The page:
63. Labor Code § 221 states: “It shall be unlawful for any employer to collect or receive from an employee any part of wages theretofore paid by said employer to said employee.” California’s Industrial Welfare Commission Wage Orders prohibit employers from using earned wages to offset ordinary business costs.

64. HERTZ’s refusal to pay earned commissions, including by clawing back previously paid compensation, constitutes unlawful withholdings or deductions of earned wages in violation of § 221.

65. Labor Code § 223 states: “Where any statute or contract requires an employer to maintain the designated wage scale, it shall be unlawful to secretly pay a lower wage while purporting to pay the 66. HERTZ secretly underpays commission wages while purporting to follow the commission rates designated by contract in violation of § 223.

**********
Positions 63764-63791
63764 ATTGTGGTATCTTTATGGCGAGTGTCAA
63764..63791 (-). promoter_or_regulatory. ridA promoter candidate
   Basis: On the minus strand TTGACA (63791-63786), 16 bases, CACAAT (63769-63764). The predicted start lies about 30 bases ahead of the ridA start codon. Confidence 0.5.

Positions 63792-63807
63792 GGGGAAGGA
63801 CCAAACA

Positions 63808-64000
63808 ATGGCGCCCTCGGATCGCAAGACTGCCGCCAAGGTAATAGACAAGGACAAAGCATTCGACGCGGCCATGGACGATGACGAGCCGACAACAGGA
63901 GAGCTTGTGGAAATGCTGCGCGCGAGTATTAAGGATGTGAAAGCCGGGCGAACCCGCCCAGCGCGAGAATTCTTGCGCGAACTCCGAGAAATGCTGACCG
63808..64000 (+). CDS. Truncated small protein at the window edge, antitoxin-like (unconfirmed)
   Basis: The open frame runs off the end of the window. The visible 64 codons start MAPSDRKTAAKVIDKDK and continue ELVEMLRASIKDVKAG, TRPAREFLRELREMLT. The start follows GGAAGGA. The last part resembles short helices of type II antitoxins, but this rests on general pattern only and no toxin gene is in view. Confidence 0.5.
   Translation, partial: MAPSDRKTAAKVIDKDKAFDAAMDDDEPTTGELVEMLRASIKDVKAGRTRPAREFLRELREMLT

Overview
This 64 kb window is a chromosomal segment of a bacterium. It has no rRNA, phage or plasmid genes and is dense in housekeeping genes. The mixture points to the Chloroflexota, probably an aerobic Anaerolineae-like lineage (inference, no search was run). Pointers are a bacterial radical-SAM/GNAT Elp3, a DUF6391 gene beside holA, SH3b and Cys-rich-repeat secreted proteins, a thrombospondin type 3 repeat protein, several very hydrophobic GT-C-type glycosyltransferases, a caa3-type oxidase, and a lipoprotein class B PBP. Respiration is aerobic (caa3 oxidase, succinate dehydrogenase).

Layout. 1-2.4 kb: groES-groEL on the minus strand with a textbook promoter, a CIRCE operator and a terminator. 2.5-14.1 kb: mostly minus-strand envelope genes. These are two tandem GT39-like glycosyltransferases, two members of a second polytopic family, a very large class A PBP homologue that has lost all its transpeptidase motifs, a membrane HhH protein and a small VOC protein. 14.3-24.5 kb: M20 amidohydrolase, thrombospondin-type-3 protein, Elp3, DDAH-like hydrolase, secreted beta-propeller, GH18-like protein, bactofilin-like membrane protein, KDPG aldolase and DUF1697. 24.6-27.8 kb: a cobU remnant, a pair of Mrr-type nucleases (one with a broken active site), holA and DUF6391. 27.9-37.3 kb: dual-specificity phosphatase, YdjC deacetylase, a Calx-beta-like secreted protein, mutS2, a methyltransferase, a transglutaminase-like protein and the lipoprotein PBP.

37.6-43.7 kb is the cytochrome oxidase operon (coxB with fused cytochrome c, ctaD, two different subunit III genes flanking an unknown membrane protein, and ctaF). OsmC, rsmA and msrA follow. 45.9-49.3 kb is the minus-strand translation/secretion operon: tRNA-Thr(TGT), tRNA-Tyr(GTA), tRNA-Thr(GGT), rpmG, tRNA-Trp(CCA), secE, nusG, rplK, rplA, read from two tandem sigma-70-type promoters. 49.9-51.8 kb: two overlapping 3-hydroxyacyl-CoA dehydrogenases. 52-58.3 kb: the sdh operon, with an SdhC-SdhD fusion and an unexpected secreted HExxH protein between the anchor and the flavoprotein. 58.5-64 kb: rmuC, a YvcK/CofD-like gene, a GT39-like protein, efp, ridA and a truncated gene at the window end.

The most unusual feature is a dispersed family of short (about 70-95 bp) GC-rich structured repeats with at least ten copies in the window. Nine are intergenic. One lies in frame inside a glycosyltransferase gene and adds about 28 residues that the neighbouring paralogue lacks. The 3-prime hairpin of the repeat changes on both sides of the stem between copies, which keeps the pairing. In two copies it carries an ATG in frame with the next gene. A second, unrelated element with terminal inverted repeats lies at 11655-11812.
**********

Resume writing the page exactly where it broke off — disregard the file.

67. Labor Code § 2751 states, in pertinent part: “Whenever an employer enters into a contract of employment with an employee for services to be rendered within this state and the contemplated method of payment of the employee involves commissions, the contract shall be in writing and shall set forth the method by which the commissions shall be computed and paid.”

68. HERTZ relies on methods for the computation and payment of commissions that are not set forth in the commission contract in violation of § 2751.

69. Individually and collectively, Labor Code §§ 221, 223 and 2751 and Civil Code § 1668 invalidate HERTZ’s 1llegal contract provisions and give rise to Plaintiff and Class members’ claim for unpaid wages under the valid and enforceable terms of their written commission contracts.

70. Pursuant to California Labor Code §§ 200 et seq., Plaintiff and Class members are entitled to recover unpaid commissions, with interest, attorney’s fees, costs, penalties, all in an amount